Home Recording

wolfendenstate

New member
I need some advice.
After reading an issue of Rhythm magazine a few months back with recording tips I decided to start looking for the types of mics I need and basically get some cheap ones.
After searching online I've found what I need and at a reasonable price, I intend to use:

two T-Bone SC300 large diaphragm mics
T-Bone BD200 for the bass drum
Shure SM58 to mic up the snare

Judging by the CD supplied with Rhythm this should be enough to get a drum sound for my needs.
I already have a 5 channel PA mixer which I can hook up to my computer and can succcessfully record with.
Now I have two questions.
Has any one used T-Bone mics? I did a little bit of research and it seems they're good for beginner level recording, but before I part with any cash I thought it was worth asking round here.
Also
On one site I read that the T-Bone SC300's need to be powered. How will I know if my PA mixer can power them? If it can't I looked at Phantom Power supplies on the site, but it confused the heck out of me, how will I know which one to buy?

Also any other tips and advice are very welcome.
Thanks.
 

Eiren

New member
I use V-Drums, record the midi output, and then I edit using BDF Deluxe (massive 55gb library sample of drum sounds recorded by Steve Albini), and assign pretty much any sound I want to the midi notes.

Works a treat and is relatively inexpensive, and I can also record with headphones on and it being fairly silent (doesn't piss off my neighbours!).

I know this is not relevant to the questions you directly asked, but it's an alternative!
 

pianistfingers

New member
FYI, go for a SM57 on the snare. It costs exactly the same, but is more of an instrument-oriented microphone. The SM58 is better for vocals.

I assume that the TC mics are condenser mics if they need to be powered. Since your PA doesnt have a phantom power button, you will need a power supply. All the power supply does is take in a microphone cable and send it to a mixer. Its basically a battery pack for the condenser microphone. Many phantom power boxes also offer a little bit of volume control.
 

scrubs

New member
Yes, you can record drums with 4 mics and it will work just fine. 2 overheads, snare, and kick is a pretty standard for a minimal drum setup and I use it quite frequently myself. I have no experience with the T-Bone mics, as that brand is only available in Europe, AFAIK. However, most of the T-bone mics I've seen on the net are similar to other models and they all come out of the same handful of factories in China and are rebranded. As with anything, some of them will probably be ok and some will not; most will have some sort of use for something. You can't really say definitively that a brand is "good" or "bad."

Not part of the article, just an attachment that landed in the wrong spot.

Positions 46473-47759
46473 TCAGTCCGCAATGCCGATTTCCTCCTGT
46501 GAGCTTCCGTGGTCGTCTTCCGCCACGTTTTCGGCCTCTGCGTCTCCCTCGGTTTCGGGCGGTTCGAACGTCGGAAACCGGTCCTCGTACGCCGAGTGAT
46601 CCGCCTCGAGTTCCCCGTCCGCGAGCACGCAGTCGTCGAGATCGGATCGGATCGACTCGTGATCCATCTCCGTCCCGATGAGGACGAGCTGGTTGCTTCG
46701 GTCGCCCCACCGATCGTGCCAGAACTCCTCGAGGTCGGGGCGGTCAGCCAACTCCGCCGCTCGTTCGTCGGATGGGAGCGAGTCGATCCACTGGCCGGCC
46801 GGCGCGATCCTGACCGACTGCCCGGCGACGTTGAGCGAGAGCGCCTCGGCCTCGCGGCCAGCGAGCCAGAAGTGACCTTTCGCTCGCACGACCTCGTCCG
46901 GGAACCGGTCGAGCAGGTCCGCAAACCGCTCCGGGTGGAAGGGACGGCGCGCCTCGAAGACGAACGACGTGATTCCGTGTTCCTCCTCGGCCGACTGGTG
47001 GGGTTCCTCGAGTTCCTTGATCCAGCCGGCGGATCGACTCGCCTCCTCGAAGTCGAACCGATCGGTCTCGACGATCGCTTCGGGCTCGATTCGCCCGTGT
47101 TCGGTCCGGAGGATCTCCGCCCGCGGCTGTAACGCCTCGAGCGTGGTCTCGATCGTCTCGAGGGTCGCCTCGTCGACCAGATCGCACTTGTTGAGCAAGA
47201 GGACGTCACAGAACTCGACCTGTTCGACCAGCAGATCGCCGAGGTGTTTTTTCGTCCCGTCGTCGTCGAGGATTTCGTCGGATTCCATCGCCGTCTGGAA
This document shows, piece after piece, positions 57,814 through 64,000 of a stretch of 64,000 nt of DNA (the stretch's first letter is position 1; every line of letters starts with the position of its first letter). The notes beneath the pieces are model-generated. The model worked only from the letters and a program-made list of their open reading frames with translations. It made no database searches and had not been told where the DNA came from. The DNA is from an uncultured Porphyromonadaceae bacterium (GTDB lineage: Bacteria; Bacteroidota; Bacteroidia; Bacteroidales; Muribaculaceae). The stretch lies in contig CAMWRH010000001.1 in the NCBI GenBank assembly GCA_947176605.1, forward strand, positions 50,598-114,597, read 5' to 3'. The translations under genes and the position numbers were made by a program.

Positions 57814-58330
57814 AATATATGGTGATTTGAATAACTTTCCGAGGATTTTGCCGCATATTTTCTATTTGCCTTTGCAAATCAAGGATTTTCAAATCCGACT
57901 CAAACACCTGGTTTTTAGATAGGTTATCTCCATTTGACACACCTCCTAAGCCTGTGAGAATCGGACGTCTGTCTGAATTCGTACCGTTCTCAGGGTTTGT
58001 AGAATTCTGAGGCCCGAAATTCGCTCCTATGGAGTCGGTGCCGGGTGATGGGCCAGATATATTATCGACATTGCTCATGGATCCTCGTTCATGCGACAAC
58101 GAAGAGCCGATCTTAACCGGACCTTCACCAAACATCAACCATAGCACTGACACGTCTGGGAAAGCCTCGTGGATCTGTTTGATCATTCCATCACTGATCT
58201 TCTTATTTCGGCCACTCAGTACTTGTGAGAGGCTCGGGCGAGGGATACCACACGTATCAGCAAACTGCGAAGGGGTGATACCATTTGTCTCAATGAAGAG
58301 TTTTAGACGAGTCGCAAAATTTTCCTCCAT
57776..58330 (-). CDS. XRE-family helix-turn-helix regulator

Those SC300 appear to be a copy of the Shure KSM 27/32 style mics, and the BD200 looks like a copy of the Shure Beta 52. The Shure mics are solid values, but there is no guarantee that the T-Bone versions will be as good.

You need to find out if your PA mixer has Phantom Power. If it does, there would be a switch on it somewhere that says "Phantom Power." If not, just get a 2 channel phantom-power unit that supplies +48V. Generally, I would not recommend using this type of mixer for recording, but if it's all you have...

You might want to consider getting a soundcard for your computer with more inputs, so you could put each mic onto a separate track while recording.
 

thompsonsa

New member
You can get some inexpensive mikes that will do a nice job for you. Having said that, once you try better grade mikes, you will really hear the difference and likely pull out the credit card ;)

I have Nady DMK... they really sound great for what I need... live performances and to be able to track recordings on my home studio. I have the 3 pack... 2 x DM70's and a DM80. The DM80 is for the kick, but after I used an AKG D112, I pulled out the credit card... the difference was huge... I moved the DM80 to the floor tom and it does a great job there...

I had an SM57 for the snare.. which is a great mike all in all... I found an AKG D220 on sale for $30 and got that for the snare and I actually like it better...

So I close mike every drum, and use an overhead which is an inexpensive condenser mike... it is an Audio Technica AT2020 which came with a Firepod... I plan to purchase some better overhead mikes.. So I use PreSonus FirePod and Adobe Audition 2.0 and Sonar 6...

So all in all, I have invested around $220 in mikes and am pleased with the sounds... The D112 was on Ebay, so if you shop hard you find some deals...

I am no way an engineer and just starting to learn how quickly you can screw stuff up...

There are some videos on Youtube recorded with this rig

www.youtube.com/scott9449

and a live song recorded on my laptop last week... "Live at the Ritz" on my Myspace page

www.myspace.com/scott9449
 
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